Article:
OPINION: A public take on privacy

Sarnia council agreed recently to buy new software to improve emergency services at Sarnia Police headquarters.

Actually, it had little choice. Federal regulators have mandated 911 providers accommodate text messaging and other enhanced services. And who would argue against a better emergency system?

There is, however, another side. The $86,000 software upgrade will, for the first time, also give city police the ability to zero in on the location of anyone making a cell phone call.

Likewise, Ontario is installing new vehicle detection technology at the Blue Water Bridge. The goal is to estimate wait times at the border and relay that information to travellers on overhead highway signs and online.

Anyone who’s ever been stuck in a stalled line at the bridge in need of a bathroom break knows that’s a good thing.

But, as The Journal first reported, this new system weaves its magic by reading the Media Access Control address in every Bluetooth device.

To privacy advocates reeling from personal video drones, Ottawa’s overreaching cyber-bullying bill, and our security agency using airport Wi-Fi to spy on thousands of Canadian travellers, it’s another milestone on the road to a police state.

Sure, it’s hard to imagine the Ministry of Transportation using your whereabouts on Highway 402 for a nefarious purpose. But there is something spooky about the state following the movements of your car without you knowing it.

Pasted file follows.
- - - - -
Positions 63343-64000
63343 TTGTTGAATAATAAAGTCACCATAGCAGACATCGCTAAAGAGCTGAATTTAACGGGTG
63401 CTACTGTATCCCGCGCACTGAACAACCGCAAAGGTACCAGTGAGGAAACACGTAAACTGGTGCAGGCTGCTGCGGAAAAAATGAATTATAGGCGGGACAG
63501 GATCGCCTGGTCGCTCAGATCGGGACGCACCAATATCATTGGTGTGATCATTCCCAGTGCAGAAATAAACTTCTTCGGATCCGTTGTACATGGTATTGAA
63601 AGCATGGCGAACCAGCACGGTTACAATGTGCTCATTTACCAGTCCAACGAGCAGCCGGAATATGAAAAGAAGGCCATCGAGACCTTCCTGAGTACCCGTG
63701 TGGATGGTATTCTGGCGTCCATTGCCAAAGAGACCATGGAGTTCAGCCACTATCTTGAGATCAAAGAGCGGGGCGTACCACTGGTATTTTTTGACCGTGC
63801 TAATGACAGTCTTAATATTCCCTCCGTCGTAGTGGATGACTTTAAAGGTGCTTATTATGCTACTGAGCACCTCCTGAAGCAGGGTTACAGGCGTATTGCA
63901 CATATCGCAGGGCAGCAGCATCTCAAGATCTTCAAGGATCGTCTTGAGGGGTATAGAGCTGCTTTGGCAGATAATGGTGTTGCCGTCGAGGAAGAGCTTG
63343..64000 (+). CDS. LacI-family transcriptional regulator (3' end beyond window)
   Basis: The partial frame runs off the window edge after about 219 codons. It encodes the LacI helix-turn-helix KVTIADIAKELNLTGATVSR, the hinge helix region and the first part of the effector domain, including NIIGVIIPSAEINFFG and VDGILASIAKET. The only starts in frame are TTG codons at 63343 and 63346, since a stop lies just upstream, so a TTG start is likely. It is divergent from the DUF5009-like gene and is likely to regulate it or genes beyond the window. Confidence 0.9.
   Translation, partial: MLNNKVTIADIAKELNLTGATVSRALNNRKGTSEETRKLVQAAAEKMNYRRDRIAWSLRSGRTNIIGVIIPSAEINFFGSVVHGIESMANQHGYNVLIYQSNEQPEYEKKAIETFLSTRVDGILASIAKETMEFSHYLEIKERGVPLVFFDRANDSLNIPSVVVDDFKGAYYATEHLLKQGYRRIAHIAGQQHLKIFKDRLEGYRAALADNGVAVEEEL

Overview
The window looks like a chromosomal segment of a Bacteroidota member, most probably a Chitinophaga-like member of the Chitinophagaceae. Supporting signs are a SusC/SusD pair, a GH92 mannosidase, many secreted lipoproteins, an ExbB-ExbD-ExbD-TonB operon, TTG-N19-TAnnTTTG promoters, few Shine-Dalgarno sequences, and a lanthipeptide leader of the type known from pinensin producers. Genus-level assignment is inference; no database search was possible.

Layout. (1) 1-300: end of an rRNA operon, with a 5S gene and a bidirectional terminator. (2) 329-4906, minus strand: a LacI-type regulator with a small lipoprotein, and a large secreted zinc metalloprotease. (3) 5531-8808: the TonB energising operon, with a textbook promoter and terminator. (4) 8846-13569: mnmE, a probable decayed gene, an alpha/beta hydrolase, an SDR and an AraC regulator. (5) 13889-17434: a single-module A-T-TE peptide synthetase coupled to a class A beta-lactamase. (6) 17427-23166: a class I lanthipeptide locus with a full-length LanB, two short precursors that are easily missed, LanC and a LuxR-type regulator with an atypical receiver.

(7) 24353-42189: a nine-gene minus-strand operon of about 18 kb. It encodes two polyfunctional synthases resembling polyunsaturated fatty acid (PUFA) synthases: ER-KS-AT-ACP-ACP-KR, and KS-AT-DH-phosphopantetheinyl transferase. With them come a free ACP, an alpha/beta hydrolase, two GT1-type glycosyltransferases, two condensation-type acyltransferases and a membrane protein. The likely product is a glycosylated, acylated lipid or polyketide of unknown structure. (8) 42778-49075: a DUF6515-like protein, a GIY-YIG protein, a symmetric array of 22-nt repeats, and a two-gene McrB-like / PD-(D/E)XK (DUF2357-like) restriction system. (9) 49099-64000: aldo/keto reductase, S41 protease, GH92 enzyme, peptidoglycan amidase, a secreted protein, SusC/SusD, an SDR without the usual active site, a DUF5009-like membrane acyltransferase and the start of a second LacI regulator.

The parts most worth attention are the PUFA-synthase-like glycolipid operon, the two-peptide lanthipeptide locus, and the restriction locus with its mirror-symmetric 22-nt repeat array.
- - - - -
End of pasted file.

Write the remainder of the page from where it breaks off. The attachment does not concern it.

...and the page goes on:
What these technological advances have in common is the potential risk posed to personal privacy, a basic freedom that underlies every liberal democratic society. The equipment provides greater efficiency, but at an incremental cost yet to be fully perceived or calculated.

Video surveillance cameras now cover sizable areas of Sarnia where people congregate. Whether you shop in a store, stroll downtown or boat on the St. Clair River, your actions are recorded on tape.

Such an invasion of privacy would have been unthinkable a generation ago, but is now blithely accepted in the name of safety.

“Anyone who trades liberty for security deserves neither liberty nor security,” Benjamin Franklin once famously said. But the American inventor and statesman couldn’t have envisioned the rise of Boko Haram and Internet revenge porn.

Privacy is essential to the dignity of the individual. For some, that means a backyard fence, for others a sophisticated firewall on cyber-spying.

But with each advance, people have the right know when they are being watched, and when they are truly alone.

– George Mathewson